The beauty industry is constantly in motion. Everyone is looking for something that can prove to be the key to perfect looks forever. Admittedly, this ends up treading on the toes of scientists studying aging at the same time that it interests beauty experts. The goals are similar¬†but different enough that most of the time there aren’t particular issues. There is an interesting current trend in beauty that brushes up against both clearly: drinkable collagen. Many are praising it as a true solution to countless beauty problems while others are skeptical of its usefulness. This kind of split is fairly common when it comes to beauty trends and it falls to the individual to try to sort the truth from the hype most of the time. Fortunately, you have us to do that work for you. Drinkable collagen seems like it might be appealing given how much collagen lost is tied into the signs of aging, but does it really work? We’re going to take a closer look at the topic so that you know whether this is a beauty trend to get involved in or whether you should walk away.

The Idea
In general, the idea of drinkable collagen seems appealing. Pretty much anyone into beauty these days can explain to you that collagen, a major structural protein in the body, is used extensively in your skin. It provides the firmness and structure that helps to keep our skin healthy and youthful. Collagen breakdown tends to lead to sagging of the skin as there is nothing to fill it in anymore and that creates wrinkles. A lot of beauty products are specifically devoted to helping to counter this loss of collagen by promoting its production in the body. Drinkable collagen tries to skip this middle step. The idea is that by ingesting collagen directly it will become evenly distributed throughout the body and benefit everywhere that uses it. Ostensibly, this will ensure that it also gets to your skin. The problem is that this picture is a little flawed. There are a few potential steps missing that throw doubt on the actual utility of drinkable collagen.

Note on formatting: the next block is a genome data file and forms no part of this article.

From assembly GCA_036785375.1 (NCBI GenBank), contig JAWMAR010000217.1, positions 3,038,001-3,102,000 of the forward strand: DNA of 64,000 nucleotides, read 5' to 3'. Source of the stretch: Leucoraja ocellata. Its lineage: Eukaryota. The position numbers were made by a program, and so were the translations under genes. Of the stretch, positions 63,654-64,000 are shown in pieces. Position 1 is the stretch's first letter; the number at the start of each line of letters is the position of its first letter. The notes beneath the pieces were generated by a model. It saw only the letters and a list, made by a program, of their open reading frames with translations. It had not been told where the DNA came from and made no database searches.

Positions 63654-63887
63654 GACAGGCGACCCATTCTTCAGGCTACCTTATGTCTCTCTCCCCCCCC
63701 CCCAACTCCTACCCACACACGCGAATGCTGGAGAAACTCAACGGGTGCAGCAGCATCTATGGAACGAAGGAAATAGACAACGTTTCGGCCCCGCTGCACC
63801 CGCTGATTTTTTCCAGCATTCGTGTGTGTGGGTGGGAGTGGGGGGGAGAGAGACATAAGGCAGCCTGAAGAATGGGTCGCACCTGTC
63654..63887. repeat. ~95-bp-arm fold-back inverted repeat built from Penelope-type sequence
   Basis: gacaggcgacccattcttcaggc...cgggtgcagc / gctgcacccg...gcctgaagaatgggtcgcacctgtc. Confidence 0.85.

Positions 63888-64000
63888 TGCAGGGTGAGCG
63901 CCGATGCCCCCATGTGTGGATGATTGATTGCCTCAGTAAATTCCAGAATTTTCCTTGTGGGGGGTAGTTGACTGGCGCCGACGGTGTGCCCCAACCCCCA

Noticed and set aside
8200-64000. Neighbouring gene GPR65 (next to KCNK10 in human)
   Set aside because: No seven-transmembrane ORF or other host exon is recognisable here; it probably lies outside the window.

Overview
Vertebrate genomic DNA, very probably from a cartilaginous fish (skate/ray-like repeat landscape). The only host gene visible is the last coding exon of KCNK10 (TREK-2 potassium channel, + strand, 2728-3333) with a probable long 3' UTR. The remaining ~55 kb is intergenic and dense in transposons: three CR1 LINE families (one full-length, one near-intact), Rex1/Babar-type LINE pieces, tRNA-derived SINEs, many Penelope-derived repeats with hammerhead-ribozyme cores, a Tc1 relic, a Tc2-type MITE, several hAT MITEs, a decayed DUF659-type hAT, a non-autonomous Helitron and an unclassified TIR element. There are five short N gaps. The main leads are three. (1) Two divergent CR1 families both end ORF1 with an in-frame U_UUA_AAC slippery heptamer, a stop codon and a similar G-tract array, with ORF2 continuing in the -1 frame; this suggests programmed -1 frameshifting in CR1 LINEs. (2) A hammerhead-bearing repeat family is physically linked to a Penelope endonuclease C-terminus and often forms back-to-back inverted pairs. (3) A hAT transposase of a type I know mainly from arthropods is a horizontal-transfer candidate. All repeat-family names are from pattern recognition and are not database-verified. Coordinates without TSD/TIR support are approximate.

Breaking It Down
Let’s pause for a moment and think about what happens when we eat or drink anything. It goes to our stomach. That’s where everything gets broken down to be properly used by the body as it passes through the rest of our digestive tract. Anything above a certain level of complexity is getting broken down…and that includes collagen. As a protein, it is assembled from amino acids. Your stomach would break any collagen you ingested down into these components for use in your body. This means that drinkable collagen is inherently not a one-to-one affair. It gets diminished simply from drinking it. Additionally, your skin has lower internal priority than performing maintenance on the collagen around your joints. You would need to drink a lot of collagen and exercise to ensure enough of the compounds got distributed to the necessary locations to even be turned into collagen. This also works against the potential usefulness of the trend. There’s another problem too and it is a big one: the collagen isn’t human collagen.

Home Grown
Collagen is in most species, whether plant or animal, but takes slightly different forms depending on the species. A lot of companies opt to use plant collagen in their products for health reasons or to maintain a green image. You can pretty much instantly right pure plant collagen off when it comes to be directly useful to your skin. Some animal sources, particularly sheep, have proven to be useful to the skin as they can penetrate when used topically, but they still get broken down to be used by the body properly. Most drinkable collagen is sourced from animal sources such as cows, chickens, and similar readily available livestock. Your body can’t directly use it because it isn’t the same kind of collagen and would always need to have been broken down anyway. This is a major problem for anyone looking to maintain an eco friendly diet if they even wanted to try drinkable collagen in the first place. All of the factors we’ve discussed make it incredibly unlikely that drinkable collagen is good for anyone.

As far as interesting trends go, there’s no denying that drinkable collagen is more than a little fascinating. It is one of those trends that seems almost plausible. It falls flat once you start examining it though. Any effect of drinkable collagen would be minimal because it has to be broken down and reconfigured to be useful to the human body. You’re better off eating foods like oranges and dark, leafy greens with all the materials needed to produce collagen already in them. Your body will get a lot more out of those foods and it will probably taste a lot better too.

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